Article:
Roger Roger channel real togetherness

There was a time when the Roger twins of Winnipeg led entirely separate lives. Madeleine Roger was studying theatre and going on regular canoeing trips, while her brother, Lucas Roger, was learning guitar-making and restoring a hot rod.

There was a time when the Roger twins of Winnipeg led entirely separate lives.

Madeleine Roger was studying theatre and going on regular canoeing trips, while her brother, Lucas Roger, was learning guitar-making and restoring a hot rod.

Then, about two years ago, their lives converged in music.

The offspring of Winnipeg music producer Lloyd Peterson (Royal Canoe, The Wailin’ Jennys) became the folk duo Roger Roger — and started learning about what real togetherness means.

The 24-year-olds, who just released their debut album, Fairweather, now sing together, live together and even share the same car and bank account.

But “we’re still friends and we get along,” said Madeleine, since no one takes offence when some alone time is demanded.

“I told (Lucas) the other day, ‘We just need to not see each other for a couple days,’ and he said, ‘Cool. I’m kind of sick of you too,’” she recalled with a laugh.

The two will soon venture out on their first Western Canadian tour that will bring them to Fratters Speakeasy on Wednesday, Feb. 3.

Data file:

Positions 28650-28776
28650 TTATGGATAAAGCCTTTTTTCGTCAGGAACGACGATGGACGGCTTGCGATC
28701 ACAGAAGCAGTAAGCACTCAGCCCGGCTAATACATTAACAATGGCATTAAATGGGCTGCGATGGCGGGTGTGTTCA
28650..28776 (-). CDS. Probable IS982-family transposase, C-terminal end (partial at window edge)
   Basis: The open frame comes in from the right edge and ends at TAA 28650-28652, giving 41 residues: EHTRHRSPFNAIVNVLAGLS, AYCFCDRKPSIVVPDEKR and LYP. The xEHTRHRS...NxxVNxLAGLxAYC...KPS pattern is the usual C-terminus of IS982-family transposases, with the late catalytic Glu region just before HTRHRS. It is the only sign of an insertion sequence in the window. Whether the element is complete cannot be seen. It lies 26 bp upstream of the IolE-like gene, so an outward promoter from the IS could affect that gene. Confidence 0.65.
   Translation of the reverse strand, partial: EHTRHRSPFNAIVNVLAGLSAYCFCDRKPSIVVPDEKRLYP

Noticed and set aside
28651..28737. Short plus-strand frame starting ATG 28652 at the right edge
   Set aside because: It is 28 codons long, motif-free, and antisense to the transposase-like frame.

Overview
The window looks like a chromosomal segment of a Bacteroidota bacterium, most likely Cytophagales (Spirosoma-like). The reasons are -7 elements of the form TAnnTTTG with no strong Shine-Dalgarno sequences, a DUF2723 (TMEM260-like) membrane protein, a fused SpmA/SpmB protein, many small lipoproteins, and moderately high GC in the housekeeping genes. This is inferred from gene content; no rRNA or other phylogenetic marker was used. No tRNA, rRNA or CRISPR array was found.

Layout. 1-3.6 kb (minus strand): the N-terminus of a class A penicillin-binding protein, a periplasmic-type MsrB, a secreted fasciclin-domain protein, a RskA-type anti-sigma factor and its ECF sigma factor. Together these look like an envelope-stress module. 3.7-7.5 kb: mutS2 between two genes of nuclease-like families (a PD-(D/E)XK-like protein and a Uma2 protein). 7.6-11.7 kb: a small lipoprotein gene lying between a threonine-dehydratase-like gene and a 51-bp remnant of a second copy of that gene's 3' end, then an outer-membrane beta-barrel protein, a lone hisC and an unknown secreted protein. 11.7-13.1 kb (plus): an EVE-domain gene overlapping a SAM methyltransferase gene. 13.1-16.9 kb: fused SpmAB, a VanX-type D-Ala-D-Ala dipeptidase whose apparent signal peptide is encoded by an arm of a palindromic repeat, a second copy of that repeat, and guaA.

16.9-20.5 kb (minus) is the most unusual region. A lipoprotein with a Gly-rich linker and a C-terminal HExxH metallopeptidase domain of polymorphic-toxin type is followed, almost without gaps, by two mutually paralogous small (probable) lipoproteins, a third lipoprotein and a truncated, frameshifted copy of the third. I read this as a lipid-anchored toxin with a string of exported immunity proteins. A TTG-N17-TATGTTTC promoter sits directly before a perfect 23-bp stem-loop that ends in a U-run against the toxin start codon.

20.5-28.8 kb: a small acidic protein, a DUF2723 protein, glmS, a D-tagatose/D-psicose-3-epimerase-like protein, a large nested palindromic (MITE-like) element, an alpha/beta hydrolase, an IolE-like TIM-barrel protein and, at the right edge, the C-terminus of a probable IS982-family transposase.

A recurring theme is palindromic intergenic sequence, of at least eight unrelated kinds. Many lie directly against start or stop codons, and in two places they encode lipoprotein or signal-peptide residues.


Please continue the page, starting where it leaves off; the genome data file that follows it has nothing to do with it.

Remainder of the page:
Madeleine and Lucas are excited to bring new songs from Fairweather to Saskatchewan and Alberta. They’ve already toured in Ontario with music that’s getting some airplay on the CBC.

So far, the album’s getting good word-of-mouth from critics and fans, said Madeleine, who with her brother, learned the recording process by watching their father produce music for other musicians while growing up. Madeleine particularly remembers sessions with alt-country group O My Darling and singer J.P Hoe.

“Both first albums were recorded in my house… I was fascinated and had to watch, even though I had exams to study for…”

When the duo began recording their own tunes, the singers took a quietly complementary approach to harmonizing on each other’s material. “It’s about knowing when to take a backseat and not get in the way of the story,” said Madeleine, whose songs often combine reality and imagination.

For instance, the title character in The Mad Trapper really existed, working a trap line around Florence Lake, where Madeline and Lucas spent many summers. “I think he died before I was born,” she recalled. But kids staying at the lakeside cabins would scare each other with stories about his purported ghost.

Tales of the trapper were fuelled by a mystery: He’d been spotted with one of his hands missing while still alive. “Of course, it turned into 18 versions of what happened,” said Madeleine, who came up with a rather macabre explanation in the song.

Her tune Another Girl’s Shoes and Lucas’s introspective Fairweather are both rooted in personal experience. But the song that’s getting some radio play, 13 Crows, draws lyrics about an old radio from another Florence Lake story.

Madeleine recalled writing music for a month at the family’s unserviced cabin last winter. While she had to stoke a fire in the wood stove to keep warm and melt ice for her drinking water, there was still enough time to get bored and lonely.

“I found this little plastic, wind-up radio in a drawer and I was so excited! … I was really hoping that I could tune it to an AM radio station, just so I could hear another human voice, but it didn’t work! It was horrible, horrible!”

There’s no cover for the duo’s 8:30 p.m. show.

lmichelin@reddeeradvocate

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